Rabbi Stuart Altshuler

Rabbi’s monthly message: April 2014

Shalom Chaverim

One of our young B’nei Mitzvah students asked me after reading the salient verses regarding the celebration of Passover in the 12th chapter of the book of Exodus, why the “first of the months”, the month of Passover (Nisan) is the new year in the Torah, while we celebrate the first of the month of Tishrei, Rosh Hashanah, as our new year?

She is right. There are two “new years” – in fact, four new years, including Tu B’Shevat (new year for trees) and the 1st of Elul (usually considered the last month of the year) if you read the Mishnah! The month of Passover, the first of Nisan, was clearly the biblical and the oldest Jewish new year, with Rosh Hashanah (1 Tishrei) added much later, after the Babylonian exile in 586 BCE. In exile the Jews adapted themselves to Babylonian culture, including its calendar.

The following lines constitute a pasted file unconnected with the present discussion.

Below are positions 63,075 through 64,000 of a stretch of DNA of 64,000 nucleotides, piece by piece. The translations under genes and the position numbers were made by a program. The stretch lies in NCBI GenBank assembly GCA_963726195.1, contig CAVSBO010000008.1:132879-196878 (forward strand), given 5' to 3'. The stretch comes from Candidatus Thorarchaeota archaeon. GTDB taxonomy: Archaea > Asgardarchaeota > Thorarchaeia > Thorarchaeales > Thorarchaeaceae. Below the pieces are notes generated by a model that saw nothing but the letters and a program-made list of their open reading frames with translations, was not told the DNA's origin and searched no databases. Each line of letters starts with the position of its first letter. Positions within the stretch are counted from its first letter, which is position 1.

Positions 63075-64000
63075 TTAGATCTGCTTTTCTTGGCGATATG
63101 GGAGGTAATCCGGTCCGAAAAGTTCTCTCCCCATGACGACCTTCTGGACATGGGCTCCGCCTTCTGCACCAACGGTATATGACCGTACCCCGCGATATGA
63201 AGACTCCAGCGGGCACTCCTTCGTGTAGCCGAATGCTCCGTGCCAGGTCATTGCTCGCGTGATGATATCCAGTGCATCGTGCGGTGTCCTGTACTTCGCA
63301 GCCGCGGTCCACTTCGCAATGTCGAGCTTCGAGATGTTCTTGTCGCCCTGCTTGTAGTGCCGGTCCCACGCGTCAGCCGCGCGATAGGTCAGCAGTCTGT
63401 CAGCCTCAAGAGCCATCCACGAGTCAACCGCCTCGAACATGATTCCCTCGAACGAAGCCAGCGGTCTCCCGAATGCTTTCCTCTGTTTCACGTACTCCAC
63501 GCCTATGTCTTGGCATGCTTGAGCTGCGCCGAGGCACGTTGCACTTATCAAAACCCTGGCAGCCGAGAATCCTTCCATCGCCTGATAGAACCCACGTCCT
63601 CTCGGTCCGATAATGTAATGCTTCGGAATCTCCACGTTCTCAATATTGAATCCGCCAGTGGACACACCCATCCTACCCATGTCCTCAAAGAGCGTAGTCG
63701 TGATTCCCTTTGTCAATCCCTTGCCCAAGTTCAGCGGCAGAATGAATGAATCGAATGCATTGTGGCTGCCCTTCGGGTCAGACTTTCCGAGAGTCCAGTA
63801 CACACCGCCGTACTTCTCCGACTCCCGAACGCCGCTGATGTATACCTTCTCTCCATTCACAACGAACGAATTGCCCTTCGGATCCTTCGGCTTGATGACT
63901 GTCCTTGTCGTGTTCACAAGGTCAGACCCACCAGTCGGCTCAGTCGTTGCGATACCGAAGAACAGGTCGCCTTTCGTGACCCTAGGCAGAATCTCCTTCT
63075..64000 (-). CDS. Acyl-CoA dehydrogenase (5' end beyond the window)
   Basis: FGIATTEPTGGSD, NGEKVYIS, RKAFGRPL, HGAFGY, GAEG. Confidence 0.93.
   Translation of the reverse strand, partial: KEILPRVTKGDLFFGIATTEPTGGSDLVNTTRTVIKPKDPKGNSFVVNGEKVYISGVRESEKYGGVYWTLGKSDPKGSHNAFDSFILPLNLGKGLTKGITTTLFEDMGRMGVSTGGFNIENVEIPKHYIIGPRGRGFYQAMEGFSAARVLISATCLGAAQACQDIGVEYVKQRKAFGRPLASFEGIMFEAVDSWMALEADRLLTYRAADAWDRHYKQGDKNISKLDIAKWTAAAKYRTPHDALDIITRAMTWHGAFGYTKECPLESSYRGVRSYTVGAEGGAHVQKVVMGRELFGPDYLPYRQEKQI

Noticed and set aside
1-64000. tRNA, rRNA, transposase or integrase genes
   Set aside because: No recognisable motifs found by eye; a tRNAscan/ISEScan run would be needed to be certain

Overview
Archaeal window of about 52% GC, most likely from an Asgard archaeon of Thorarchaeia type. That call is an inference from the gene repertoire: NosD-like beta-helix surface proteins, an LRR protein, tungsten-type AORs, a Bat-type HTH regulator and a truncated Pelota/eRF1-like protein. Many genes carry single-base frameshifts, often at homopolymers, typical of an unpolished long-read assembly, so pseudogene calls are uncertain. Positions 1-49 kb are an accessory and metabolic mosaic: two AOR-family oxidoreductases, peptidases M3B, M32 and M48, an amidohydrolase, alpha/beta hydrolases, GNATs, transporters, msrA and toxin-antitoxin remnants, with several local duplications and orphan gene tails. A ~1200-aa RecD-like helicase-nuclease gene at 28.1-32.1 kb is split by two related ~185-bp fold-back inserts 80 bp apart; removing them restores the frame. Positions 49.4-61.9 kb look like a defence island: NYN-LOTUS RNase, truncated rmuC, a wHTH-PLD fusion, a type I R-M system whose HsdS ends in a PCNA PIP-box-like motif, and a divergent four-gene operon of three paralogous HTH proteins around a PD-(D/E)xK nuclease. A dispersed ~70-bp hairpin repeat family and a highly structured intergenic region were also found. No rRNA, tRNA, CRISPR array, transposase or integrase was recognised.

The Babylonians celebrated their new year in the autumn, using the occasion to crown their king as the head of the Babylonian pantheon of gods. The Jews, mindful of their Babylonian neighbours, took the Babylonian calendar and made Rosh Hashanah their head of the year while rejecting the coronation of the earthly king. Instead they made it a time to re-establish our devotion to the King of Kings, Hamelech – God.That is why the music at the High Holy Days reflects royalty and subservience to the King (Adonai melech, Adonai malach, Adonai yimloch l’olam va’ed). The pageantry of the new year season reflects this historical reality.